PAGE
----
I am just through replacing the catalytic converters on an 06 Ford Expedition with about 151k miles on it. To break in new cats, you must run it at idle for about 5 minutes, then increase the engine speed to 2500 for two minutes.

I broke the cats in just fine, then let everything cool down for about 15 minutes. I took it out for a drive of about 5 minutes. Everything seems fine. When I got it back to the house, I parked the truck and while sitting, tried to rev the engine up, but it would only go to 2500 rpm (well maybe just a little over it). It acted like there was a engine rev limiter keeping it at this speed (bounced a little above/below) for about 10 seconds, the settled out to an even 2500 rpm even with the pedal planted on the floor. I thought there might be an issue with it, so I took it out for a drive again. I nailed the accelerator and it hopped right up past 4500 rpm without an issue.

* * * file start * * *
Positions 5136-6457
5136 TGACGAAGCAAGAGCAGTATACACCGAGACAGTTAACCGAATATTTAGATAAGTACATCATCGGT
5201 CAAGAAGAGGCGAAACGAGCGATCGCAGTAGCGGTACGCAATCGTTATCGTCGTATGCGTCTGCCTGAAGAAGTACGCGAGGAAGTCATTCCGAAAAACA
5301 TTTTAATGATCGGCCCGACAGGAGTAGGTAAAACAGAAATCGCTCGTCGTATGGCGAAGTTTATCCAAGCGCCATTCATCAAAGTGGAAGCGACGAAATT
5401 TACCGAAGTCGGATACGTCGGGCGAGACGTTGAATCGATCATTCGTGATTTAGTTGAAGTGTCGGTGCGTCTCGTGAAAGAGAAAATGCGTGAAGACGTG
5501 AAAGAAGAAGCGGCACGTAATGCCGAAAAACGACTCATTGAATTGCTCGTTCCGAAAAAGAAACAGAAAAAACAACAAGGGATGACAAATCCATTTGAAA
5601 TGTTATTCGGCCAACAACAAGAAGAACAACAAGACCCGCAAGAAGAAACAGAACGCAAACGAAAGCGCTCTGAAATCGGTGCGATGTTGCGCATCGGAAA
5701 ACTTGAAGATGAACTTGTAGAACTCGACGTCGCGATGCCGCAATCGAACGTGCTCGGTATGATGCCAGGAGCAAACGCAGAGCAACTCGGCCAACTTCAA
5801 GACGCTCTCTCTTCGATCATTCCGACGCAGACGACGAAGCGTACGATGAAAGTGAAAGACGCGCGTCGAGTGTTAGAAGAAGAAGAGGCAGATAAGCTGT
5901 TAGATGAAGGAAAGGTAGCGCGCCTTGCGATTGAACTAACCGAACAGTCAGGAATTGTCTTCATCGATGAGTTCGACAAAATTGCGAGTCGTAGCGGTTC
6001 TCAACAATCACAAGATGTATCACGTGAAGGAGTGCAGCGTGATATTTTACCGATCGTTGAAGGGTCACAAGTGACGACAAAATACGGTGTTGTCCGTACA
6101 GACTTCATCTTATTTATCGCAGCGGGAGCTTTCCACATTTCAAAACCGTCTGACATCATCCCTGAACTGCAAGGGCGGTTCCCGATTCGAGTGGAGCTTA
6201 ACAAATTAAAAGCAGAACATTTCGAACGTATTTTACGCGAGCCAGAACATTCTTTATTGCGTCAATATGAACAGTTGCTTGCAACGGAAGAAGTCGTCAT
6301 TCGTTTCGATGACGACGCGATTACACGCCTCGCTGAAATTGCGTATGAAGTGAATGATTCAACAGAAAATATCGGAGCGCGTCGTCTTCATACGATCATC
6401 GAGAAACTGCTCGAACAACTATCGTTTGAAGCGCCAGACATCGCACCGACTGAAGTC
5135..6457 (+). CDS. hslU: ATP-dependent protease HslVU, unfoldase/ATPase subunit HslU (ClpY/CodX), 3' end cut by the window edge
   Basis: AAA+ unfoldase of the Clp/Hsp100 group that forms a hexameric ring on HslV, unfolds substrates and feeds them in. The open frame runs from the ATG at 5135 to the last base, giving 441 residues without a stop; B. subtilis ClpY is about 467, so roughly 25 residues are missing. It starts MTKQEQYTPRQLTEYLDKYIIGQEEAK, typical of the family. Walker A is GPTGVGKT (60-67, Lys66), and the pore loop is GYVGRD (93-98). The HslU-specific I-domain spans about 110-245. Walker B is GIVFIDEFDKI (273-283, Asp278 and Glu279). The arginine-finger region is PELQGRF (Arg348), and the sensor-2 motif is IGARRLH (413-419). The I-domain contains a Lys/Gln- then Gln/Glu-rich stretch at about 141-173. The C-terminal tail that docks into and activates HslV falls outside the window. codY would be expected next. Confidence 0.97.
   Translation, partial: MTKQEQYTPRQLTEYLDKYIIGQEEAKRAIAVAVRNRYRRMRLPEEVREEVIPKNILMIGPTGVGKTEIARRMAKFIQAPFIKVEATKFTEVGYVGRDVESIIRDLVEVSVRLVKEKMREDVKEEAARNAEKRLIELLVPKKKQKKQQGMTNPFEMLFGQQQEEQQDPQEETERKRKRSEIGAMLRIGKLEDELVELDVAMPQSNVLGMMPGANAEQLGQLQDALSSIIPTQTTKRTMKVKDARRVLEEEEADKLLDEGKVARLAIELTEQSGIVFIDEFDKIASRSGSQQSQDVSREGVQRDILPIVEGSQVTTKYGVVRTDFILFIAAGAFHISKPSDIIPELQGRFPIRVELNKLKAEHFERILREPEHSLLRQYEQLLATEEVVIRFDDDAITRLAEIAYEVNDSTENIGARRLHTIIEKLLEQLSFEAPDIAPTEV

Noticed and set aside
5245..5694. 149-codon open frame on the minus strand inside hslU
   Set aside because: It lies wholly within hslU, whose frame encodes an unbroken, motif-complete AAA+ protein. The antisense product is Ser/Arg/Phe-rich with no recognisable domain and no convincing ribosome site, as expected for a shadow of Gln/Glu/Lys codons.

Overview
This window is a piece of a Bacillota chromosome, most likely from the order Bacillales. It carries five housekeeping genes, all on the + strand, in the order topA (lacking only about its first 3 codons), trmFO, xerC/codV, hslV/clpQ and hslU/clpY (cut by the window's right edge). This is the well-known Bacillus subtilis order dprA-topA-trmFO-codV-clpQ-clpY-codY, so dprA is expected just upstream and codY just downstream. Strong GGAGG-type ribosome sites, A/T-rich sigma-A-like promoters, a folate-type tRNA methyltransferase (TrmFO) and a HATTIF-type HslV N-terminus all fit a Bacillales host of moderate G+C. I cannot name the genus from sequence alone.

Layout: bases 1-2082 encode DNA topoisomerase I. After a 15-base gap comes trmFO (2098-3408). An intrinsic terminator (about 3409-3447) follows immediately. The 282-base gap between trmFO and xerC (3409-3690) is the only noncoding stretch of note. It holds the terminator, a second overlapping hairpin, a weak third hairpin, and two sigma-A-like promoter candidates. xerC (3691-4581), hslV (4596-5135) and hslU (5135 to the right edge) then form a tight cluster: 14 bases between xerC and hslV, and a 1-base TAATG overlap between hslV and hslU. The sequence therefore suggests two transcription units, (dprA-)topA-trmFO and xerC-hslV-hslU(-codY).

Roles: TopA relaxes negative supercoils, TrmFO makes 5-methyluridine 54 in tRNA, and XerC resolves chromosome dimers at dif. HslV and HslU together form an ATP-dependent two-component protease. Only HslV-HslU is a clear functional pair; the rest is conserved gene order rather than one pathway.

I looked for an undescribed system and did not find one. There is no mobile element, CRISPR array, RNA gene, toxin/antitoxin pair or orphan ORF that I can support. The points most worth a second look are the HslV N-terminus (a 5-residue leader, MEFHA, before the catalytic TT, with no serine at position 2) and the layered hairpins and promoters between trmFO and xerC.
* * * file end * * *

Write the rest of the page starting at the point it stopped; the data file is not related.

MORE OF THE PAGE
The question is: Is this normal behavior for Ford vehicles with drive by wire? Or maybe just for Expeditions? If it is, has Ford given a reason for programming their vehicles this way? Personally, if I want to rev my engine to the moon, I want the system to allow me to do it. Only allowing the engine to rev to 2500 makes me think there are other issues with the vehicle.

1 Answer 1


I believe this is normal behavior.

I've test-driven a 2010 Ford Explorer; when the car is in P it will not allow you to go past 2500 rpm. When in D, no such limit.

  • Agreed GM does the same thing with ETC motors.
    – Ben
    Apr 3, 2016 at 12:50

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